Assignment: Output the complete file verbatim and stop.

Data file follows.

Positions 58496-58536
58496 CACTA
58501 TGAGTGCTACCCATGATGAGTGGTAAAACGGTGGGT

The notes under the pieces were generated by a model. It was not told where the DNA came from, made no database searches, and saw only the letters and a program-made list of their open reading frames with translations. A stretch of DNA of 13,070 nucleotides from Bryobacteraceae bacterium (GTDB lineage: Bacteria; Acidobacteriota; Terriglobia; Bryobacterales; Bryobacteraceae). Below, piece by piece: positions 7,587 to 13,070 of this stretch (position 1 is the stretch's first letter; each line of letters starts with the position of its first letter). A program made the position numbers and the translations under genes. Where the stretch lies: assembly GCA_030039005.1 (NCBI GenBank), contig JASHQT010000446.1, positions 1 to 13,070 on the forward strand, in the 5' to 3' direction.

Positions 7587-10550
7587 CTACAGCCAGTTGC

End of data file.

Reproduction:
Positions 58496-58536
58496 CACTA
58501 TGAGTGCTACCCATGATGAGTGGTAAAACGGTGGGT

The notes under the pieces were generated by a model. It was not told where the DNA came from, made no database searches, and saw only the letters and a program-made list of their open reading frames with translations. A stretch of DNA of 13,070 nucleotides from Bryobacteraceae bacterium (GTDB lineage: Bacteria; Acidobacteriota; Terriglobia; Bryobacterales; Bryobacteraceae). Below, piece by piece: positions 7,587 to 13,070 of this stretch (position 1 is the stretch's first letter; each line of letters starts with the position of its first letter). A program made the position numbers and the translations under genes. Where the stretch lies: assembly GCA_030039005.1 (NCBI GenBank), contig JASHQT010000446.1, positions 1 to 13,070 on the forward strand, in the 5' to 3' direction.

Positions 7587-10550
7587 CTACAGCCAGTTGC